Psalm of Confession & Forgiveness
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Psalm of Confession & Forgiveness

Szaszi Bene
Sunday 04 August 2019
Information to follow
Psalm of Praise
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Psalm of Praise

Kevin Johnson
Sunday 28 July 2019
The Psalms are a rich affirmation that all our experiences, and thoughts and feelings about them, can be brought to God. Psalms of Praise and Thanksgiving are richest and most meaningful in the context of all our other prayers. 
 
Psalm of Invocation
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Psalm of Invocation

Sarah Hamel-Brown
Sunday 21 July 2019
Music and song have been part of human expression for as long as human beings have walked this earth: the psalms ("hymn" book to the hebrews) are a timeless musical testimony to Gods goodness and our brokenness. Bringing history and hope for the future together - preparing our hearts for all that God has in store for us if only we would take time to listen, to reflect, to pray... to invite Him into our lives.
Letter to an Urban Church

Letter to an Urban Church

            What we know about God and what we do for God have a way of getting broken apart in our lives. The moment the organic unity of belief and behavior is damaged in any way, we are incapable of living out the full humanity for which we were created.

            Paul’s letter to the Ephesians joins together what has been torn apart in our sin-wrecked world. He begins with an exuberant exploration of what Christians believe about God, and then, like a surgeon skillfully setting a compound fracture, “sets” this belief in God into our behavior before God so that the bones—belief and behavior—knit together and heal.

            Once our attention is called to it, we notice these fractures all over the place. There is hardly a bone in our bodies that has escaped injury, hardly a relationship in city or job, school or church, family or country, that isn’t out of joint or limping in pain. There is much work to be done.

            And so Paul goes to work. He ranges widely, from heaven to earth and back again, showing how Jesus, the Messiah, is eternally and tirelessly bringing everything and everyone together.

            He also shows us that in addition to having this work done in and for us, we are participantsin this most urgent work. Now that we know what is going on, that the energy of reconciliation is the dynamo at the heart of the universe, it is imperative that we join in vigorously and perseveringly, convinced that every detail in our lives contributes (or not) to what Paul describes as God’s plan worked out by Christ, “a long-range plan in which everything would be brought together and summed up in him, everything in deepest heaven, everything on planet earth.”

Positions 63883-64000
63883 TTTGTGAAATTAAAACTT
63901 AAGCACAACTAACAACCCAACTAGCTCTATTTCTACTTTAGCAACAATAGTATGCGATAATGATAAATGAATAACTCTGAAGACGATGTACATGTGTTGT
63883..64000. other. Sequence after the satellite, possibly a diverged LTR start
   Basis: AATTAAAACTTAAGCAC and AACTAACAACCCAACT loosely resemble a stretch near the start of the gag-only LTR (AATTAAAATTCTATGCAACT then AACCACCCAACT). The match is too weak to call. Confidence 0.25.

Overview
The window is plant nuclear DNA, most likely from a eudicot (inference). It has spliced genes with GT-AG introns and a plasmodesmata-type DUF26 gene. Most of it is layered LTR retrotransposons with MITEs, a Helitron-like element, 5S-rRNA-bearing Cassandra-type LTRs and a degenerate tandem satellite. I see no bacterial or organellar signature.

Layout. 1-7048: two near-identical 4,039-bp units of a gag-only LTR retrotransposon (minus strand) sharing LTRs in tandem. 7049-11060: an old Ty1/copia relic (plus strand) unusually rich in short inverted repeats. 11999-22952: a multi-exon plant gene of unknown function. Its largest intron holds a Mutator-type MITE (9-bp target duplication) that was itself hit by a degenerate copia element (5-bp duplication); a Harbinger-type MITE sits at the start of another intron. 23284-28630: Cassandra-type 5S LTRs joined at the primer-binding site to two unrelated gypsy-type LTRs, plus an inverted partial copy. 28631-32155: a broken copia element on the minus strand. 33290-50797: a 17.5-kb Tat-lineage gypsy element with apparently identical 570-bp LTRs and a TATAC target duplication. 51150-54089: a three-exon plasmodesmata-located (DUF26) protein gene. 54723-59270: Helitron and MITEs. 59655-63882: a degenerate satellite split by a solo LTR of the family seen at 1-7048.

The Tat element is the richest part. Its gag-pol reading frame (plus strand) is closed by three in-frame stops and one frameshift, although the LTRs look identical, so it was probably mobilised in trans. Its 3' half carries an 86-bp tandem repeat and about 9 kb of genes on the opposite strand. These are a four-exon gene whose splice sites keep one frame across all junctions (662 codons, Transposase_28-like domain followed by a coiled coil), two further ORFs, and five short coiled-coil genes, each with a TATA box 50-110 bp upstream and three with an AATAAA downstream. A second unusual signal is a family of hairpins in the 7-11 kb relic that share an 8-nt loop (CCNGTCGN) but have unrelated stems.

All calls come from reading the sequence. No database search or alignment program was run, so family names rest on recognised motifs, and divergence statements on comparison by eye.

Peterson, E. H. (2002). The Message: The Bible in contemporary language. Colorado Springs, Colo.: NavPress.
Church as an Embassy
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Church as an Embassy

Maurice Lubbers
Sunday 14 July 2019
This Sunday we conclude our series "Letters to an Urban Church" and will be looking at Ephesians 6:10-24, exploring the identity of the church as an embassy on foreign territory. 
To the family of God
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To the family of God

Szaszi Bene
Sunday 07 July 2019
This Sunday we are continuing with our series "Letters to an Urban Church" and will be looking at Ephesians 5:15–6:4 about relationships in the home and in the church. 
To the Body of Christ
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To the Body of Christ

Szaszi Bene
Sunday 30 June 2019
This Sunday we are continuing with our series "Letters to an Urban Church" and will be looking at Ephesians 4:1-16. Join us as we take communion together and reflect on the image of the church as the body of Christ marked by unity, diversity, essentiality and maturity.
The Church as a Family
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The Church as a Family

Szaszi Bene
Sunday 16 June 2019
From Ephesians 2:1-22

The church as the household of God, community, belonging, a new humanity, a community, the household of God, individuals united because they have been made alive in Christ, unity, reconciliation, belonging, one citizenship by people from diverse “countries” of origin.